Cuban rumba and Ugandan music now on UNESCO’s heritage list

Cuba’s sensual rumba dance and Belgium’s thriving beer culture brought new effervescence to UNESCO’s coveted list of “intangible” heritage on Wednesday.

Meeting in the Ethiopian capital Addis Ababa, the U.N. body gave the nod to the rumba, which it said evokes “grace, sensuality and joy”, while it said “making and appreciating beer is part of the living heritage... throughout Belgium”. The Cuban delegation to the Addis Ababa meeting dedicated the rumba’s selection to longtime leader Fidel Castro, who died on Friday aged 90.

UNESCO noted that Belgium produces some 1,500 types of beer, while in Cuba because the rumba sprang from poor communities the dance is an enduring “expression of resistance and self-esteem”.

Staying on the festive theme, the World Heritage Committee also enshrined the March 21 new year’s celebrations of 12 countries stretching from Turkey to India, as well as Bangladesh’s April 14 new year’s festival.

The list of “intangible” cultural treasures was created 10 years ago, mainly to increase awareness about them, while UNESCO also sometimes offers financial or technical support to countries struggling to protect them.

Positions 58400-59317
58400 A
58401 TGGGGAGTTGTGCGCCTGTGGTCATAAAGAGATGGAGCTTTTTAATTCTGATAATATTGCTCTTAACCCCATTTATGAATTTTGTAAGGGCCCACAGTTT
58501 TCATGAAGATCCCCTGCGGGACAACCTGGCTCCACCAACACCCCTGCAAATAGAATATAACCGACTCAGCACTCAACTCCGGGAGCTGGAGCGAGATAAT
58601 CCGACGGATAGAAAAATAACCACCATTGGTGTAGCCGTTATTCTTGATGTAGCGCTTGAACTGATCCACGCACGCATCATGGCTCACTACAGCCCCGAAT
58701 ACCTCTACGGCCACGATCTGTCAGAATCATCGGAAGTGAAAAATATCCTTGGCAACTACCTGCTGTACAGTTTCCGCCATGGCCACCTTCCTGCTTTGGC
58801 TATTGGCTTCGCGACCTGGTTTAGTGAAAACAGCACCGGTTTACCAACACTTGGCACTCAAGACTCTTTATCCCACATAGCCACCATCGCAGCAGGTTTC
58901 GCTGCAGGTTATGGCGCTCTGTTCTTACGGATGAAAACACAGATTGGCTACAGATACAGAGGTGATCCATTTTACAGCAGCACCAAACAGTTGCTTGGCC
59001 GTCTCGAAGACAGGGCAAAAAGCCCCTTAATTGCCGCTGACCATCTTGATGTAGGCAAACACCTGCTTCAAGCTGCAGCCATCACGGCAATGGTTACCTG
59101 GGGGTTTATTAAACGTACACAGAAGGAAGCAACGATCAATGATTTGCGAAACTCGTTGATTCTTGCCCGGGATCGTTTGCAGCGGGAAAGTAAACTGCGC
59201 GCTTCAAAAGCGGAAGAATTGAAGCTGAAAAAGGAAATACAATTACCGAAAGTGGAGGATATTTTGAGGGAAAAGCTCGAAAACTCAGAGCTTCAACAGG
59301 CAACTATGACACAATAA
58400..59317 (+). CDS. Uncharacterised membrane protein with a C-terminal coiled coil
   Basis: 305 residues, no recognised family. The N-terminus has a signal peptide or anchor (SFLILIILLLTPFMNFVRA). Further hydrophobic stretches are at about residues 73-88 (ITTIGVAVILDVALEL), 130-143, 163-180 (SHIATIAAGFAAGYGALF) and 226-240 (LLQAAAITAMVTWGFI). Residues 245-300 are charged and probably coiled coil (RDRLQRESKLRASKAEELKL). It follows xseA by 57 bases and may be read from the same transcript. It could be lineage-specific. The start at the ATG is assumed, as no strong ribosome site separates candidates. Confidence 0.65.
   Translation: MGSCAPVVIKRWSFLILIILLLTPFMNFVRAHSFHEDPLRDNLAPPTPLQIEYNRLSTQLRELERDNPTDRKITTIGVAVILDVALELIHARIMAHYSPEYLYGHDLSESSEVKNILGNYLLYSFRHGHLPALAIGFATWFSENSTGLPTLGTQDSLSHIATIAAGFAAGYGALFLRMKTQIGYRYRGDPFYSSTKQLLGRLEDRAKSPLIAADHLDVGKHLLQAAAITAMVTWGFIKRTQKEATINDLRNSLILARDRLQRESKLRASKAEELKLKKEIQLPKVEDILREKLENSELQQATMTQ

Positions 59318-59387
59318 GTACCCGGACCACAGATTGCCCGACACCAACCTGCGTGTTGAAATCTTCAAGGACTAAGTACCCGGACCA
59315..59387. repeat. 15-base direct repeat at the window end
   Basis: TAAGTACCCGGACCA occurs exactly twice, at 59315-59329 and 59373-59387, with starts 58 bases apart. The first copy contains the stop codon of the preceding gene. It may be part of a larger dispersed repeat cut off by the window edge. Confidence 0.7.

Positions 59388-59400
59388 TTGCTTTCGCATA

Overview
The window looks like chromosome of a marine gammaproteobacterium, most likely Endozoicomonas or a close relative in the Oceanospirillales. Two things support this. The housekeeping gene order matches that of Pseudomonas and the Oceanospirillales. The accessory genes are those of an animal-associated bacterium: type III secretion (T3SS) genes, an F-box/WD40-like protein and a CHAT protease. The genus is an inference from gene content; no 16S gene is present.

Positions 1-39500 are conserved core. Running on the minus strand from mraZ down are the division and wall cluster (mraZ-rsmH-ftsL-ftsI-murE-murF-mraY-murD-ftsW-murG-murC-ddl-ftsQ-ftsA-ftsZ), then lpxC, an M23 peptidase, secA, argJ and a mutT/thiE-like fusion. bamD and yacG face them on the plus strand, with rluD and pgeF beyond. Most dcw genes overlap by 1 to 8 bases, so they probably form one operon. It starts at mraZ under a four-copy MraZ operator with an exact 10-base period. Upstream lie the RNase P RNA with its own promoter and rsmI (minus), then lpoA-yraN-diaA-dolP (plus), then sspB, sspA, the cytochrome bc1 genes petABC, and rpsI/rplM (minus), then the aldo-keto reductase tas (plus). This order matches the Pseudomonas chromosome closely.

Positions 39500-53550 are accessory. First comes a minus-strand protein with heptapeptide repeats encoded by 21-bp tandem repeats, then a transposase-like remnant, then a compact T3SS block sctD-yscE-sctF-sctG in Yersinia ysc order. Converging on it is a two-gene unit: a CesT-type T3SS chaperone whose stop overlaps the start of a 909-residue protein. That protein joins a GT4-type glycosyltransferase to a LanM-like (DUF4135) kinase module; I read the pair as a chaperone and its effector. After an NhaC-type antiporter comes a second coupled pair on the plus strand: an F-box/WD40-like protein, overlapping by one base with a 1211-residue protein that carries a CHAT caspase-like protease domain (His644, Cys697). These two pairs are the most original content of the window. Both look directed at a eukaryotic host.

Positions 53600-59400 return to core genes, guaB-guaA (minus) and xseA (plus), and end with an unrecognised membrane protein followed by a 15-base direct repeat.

On Tuesday, the U.N. body designated Ugandan traditional music, which is dying out partly because it requires materials from endangered species, as intangible heritage “in urgent need of safeguarding”.

Uganda’s Ma’di Bowl Lyre music and dance is one of the oldest cultural practices of the Madi people of Uganda.

It is still performed at some weddings and to celebrate harvests but is at risk “due to it being considered old-fashioned by younger generations” and because it requires materials from plants and animals now endangered.

Reviving interest

A black pottery manufacturing process from the Portuguese village of Bisalhaes was also added to the UNESCO list. Designed for decorative and cooking purposes, it features on the village’s coat of arms but the pottery is suffering from “waning interest from younger generations and popular demand for industrial alternatives”, the U.N.’s cultural, scientific and educational arm said in a statement.

The third cultural gem added to the list are Cossack songs from Ukraine’s Dnipropetrovsk region, which tell stories about the tragedy of war and personal relationships of Cossack soldiers. This art form is also in danger as its participants age, UNESCO said.

The committee winds up its review of nominations to the Intangible Cultural Heritage of Humanity list on Thursday. — AFP